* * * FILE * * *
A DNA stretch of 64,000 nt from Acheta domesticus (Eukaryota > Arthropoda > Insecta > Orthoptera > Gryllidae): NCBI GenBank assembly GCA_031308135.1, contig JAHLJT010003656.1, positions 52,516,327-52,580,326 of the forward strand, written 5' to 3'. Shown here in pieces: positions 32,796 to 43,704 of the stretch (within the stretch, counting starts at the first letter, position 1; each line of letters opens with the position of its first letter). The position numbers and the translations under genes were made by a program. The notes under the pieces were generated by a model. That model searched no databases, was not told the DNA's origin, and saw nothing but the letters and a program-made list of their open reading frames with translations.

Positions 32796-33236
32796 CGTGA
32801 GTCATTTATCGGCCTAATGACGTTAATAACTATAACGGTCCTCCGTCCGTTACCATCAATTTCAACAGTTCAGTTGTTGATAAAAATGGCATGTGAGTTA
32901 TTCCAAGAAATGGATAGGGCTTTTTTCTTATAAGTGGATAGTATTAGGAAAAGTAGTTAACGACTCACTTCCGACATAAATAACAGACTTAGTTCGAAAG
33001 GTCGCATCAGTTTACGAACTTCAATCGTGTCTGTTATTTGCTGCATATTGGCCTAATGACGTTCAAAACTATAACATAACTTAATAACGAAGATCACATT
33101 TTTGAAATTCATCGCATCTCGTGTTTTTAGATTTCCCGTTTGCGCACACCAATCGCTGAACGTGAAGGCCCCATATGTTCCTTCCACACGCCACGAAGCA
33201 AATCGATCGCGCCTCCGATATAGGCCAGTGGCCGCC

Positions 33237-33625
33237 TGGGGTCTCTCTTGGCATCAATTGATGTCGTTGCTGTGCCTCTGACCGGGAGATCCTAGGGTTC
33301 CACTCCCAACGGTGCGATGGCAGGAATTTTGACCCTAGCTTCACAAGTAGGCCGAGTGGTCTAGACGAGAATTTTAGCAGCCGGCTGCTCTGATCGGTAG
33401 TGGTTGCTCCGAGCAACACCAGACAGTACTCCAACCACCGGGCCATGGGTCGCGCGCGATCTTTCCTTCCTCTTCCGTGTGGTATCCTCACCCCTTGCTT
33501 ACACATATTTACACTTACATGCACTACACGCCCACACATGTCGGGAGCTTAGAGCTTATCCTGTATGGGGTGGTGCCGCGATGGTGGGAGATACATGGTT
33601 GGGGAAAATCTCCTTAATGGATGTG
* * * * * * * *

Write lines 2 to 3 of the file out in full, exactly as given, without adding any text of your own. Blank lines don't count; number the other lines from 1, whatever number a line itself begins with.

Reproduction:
Positions 32796-33236
32796 CGTGA